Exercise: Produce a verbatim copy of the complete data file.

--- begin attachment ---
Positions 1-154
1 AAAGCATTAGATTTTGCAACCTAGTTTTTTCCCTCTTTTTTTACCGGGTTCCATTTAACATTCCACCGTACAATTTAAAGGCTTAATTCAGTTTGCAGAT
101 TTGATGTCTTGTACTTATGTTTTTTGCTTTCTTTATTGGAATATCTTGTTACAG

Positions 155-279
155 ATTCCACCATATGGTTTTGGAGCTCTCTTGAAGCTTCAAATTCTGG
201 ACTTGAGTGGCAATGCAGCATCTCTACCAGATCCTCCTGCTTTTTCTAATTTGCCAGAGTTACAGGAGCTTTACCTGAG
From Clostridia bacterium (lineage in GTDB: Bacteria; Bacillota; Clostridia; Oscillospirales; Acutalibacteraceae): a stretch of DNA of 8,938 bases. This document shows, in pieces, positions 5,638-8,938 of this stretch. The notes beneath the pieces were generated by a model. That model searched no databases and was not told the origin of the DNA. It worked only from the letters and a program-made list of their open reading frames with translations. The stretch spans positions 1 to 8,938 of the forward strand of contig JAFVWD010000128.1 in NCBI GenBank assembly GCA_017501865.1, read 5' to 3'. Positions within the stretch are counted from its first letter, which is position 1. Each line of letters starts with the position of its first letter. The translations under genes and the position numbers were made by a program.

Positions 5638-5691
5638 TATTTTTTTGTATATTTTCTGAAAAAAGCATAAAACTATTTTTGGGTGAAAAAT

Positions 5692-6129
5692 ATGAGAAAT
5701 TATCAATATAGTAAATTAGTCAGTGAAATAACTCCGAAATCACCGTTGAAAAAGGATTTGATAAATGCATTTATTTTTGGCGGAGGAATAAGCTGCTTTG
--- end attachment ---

Positions 1-154
1 AAAGCATTAGATTTTGCAACCTAGTTTTTTCCCTCTTTTTTTACCGGGTTCCATTTAACATTCCACCGTACAATTTAAAGGCTTAATTCAGTTTGCAGAT
101 TTGATGTCTTGTACTTATGTTTTTTGCTTTCTTTATTGGAATATCTTGTTACAG

Positions 155-279
155 ATTCCACCATATGGTTTTGGAGCTCTCTTGAAGCTTCAAATTCTGG
201 ACTTGAGTGGCAATGCAGCATCTCTACCAGATCCTCCTGCTTTTTCTAATTTGCCAGAGTTACAGGAGCTTTACCTGAG
From Clostridia bacterium (lineage in GTDB: Bacteria; Bacillota; Clostridia; Oscillospirales; Acutalibacteraceae): a stretch of DNA of 8,938 bases. This document shows, in pieces, positions 5,638-8,938 of this stretch. The notes beneath the pieces were generated by a model. That model searched no databases and was not told the origin of the DNA. It worked only from the letters and a program-made list of their open reading frames with translations. The stretch spans positions 1 to 8,938 of the forward strand of contig JAFVWD010000128.1 in NCBI GenBank assembly GCA_017501865.1, read 5' to 3'. Positions within the stretch are counted from its first letter, which is position 1. Each line of letters starts with the position of its first letter. The translations under genes and the position numbers were made by a program.

Positions 5638-5691
5638 TATTTTTTTGTATATTTTCTGAAAAAAGCATAAAACTATTTTTGGGTGAAAAAT

Positions 5692-6129
5692 ATGAGAAAT
5701 TATCAATATAGTAAATTAGTCAGTGAAATAACTCCGAAATCACCGTTGAAAAAGGATTTGATAAATGCATTTATTTTTGGCGGAGGAATAAGCTGCTTTG